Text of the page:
Lettre Ulysses Award for the art of reportage

Ian Buruma

Ian Buruma was born in 1951 in The Hague, Netherlands, to a Dutch father and an English mother. Educated in Holland and Japan, he decided to study Chinese literature and history in the 1970s. Afterwards, he focused his attention on Japan. Ian Buruma spent six years living in Tokyo, first as a film student at Nihon University College of Arts, then as a photographer, actor, dancer, translator, film reviewer and journalist. In the 1980s he spent seven years in Hong Kong. During these years he traveled almost everywhere in Asia.

Ian Buruma writes political and cultural commentary on Asia for several western publications, including the New York Times, New York Review of Books (article), Newsweek, Le Monde, Lettre International ("Kotau vor dem Drachenthron") and Die Zeit. His writing focuses on, but is not limited to Japan, Korea, Myanmar and the Philippines and addresses readers who are "curious, reasonably well-informed, but not specialists in Asian affairs."

Among his non-fiction works are Behind the Mask: On Sexual Demons, Sacred Mothers, Transvestites, Gangsters, Drifters, and Other Japanese Cultural Heroes (1984), God’s Dust: A Modern Asian Journey (1989), and The Wages of Guilt: Memories of War in Germany and in Japan (1994). Voltaire’s Coconuts (1999) examines Europe’s relationship to England and its culture (excerpt). The Missionary and the Libertine: Love and War in East and West, a collection of essays revolving around the idea of nationhood, was published in 2000 (an interview in Atlantic Monthly). His last publication, Bad Elements (2001) is a work on Chinese dissidents.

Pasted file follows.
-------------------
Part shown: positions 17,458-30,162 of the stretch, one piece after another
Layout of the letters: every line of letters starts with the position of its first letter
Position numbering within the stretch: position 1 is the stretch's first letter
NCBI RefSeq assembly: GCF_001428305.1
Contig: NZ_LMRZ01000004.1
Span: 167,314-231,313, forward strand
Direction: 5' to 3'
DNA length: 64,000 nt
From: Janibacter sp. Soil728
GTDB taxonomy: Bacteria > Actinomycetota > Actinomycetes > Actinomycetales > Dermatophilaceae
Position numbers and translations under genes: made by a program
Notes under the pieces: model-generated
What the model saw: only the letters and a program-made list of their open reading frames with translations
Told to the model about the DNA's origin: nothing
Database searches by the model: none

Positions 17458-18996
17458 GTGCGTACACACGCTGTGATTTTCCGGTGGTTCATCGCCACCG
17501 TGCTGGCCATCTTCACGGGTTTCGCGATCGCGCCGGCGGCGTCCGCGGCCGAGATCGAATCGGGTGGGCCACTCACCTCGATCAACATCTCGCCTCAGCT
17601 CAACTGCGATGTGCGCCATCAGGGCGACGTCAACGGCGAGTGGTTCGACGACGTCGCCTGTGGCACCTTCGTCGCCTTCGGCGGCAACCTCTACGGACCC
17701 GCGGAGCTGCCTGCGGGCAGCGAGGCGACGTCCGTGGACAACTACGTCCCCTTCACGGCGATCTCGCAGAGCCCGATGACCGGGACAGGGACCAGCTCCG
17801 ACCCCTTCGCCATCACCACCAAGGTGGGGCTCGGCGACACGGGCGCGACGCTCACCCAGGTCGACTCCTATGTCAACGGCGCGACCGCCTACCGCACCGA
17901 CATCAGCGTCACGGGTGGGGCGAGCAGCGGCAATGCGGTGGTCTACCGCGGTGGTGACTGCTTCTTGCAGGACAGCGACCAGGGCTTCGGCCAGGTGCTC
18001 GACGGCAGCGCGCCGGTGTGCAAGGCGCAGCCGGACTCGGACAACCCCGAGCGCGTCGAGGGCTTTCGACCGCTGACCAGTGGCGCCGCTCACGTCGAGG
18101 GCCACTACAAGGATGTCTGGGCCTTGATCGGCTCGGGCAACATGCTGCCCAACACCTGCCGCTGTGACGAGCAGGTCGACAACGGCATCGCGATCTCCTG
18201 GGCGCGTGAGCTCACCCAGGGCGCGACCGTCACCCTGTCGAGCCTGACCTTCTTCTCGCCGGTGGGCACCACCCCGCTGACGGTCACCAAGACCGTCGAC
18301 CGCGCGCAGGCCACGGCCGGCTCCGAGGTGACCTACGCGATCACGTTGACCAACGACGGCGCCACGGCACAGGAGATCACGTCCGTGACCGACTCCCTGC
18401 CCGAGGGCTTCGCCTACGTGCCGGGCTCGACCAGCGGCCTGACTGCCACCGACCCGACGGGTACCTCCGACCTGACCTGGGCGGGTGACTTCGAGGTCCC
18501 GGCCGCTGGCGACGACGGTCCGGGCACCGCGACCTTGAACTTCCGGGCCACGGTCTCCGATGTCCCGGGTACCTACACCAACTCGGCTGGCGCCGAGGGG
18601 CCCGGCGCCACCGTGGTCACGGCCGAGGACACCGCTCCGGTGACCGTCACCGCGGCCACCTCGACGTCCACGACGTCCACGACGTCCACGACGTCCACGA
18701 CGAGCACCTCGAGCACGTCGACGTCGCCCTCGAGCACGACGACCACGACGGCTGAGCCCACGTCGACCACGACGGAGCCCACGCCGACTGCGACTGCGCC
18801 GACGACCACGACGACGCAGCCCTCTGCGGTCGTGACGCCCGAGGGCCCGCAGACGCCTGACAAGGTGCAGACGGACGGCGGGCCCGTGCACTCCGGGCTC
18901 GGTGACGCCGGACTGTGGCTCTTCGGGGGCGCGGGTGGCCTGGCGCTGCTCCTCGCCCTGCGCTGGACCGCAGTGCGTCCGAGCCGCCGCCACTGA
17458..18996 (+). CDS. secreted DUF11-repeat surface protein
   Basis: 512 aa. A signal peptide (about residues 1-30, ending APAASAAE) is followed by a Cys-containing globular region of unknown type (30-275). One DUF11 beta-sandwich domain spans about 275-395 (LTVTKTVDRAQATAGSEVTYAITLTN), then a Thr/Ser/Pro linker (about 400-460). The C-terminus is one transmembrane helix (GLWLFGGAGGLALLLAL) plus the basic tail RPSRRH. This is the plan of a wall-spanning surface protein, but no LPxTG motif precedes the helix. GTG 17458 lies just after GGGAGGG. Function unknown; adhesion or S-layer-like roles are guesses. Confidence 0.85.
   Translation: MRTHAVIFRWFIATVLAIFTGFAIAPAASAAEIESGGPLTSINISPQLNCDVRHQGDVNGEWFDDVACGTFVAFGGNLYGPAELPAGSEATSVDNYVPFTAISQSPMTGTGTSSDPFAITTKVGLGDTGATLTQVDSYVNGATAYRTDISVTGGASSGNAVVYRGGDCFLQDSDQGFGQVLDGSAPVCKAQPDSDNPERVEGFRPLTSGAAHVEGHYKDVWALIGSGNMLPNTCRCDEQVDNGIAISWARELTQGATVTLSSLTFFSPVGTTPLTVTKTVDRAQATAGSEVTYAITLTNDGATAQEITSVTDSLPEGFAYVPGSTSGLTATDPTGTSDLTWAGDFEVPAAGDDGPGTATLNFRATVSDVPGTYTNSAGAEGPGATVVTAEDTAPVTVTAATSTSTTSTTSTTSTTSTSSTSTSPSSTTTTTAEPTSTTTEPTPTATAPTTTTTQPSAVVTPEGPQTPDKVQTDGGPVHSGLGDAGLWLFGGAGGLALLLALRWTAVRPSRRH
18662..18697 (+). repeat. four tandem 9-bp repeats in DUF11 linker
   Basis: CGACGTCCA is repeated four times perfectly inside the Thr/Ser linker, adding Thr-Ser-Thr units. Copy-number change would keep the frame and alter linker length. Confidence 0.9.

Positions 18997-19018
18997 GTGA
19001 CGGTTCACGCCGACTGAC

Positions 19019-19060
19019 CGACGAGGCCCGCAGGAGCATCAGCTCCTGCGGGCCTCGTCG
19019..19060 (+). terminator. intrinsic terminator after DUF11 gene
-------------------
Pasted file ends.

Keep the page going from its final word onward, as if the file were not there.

Ian Buruma has been a fellow at the Woodrow Wilson Institute for the Humanities in Washington, D.C. and at St. Anthony’s College in Oxford. He has taught at several universities including Harvard, Princeton and the University of Groningen. Since 2003 Buruma has been Luce Professor of Democracy, Human Rights & Journalism at Bard College, New York. He lives in London.

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"I am always astonished about reality. It’s not just the duty to inform, you want to convey this initial experience to the reader that you are irritated sometimes because things don’t fit into the clichés. All the clichés are somehow proven wrong when you read a good reportage"Hans Christoph Buch (jury member 2003)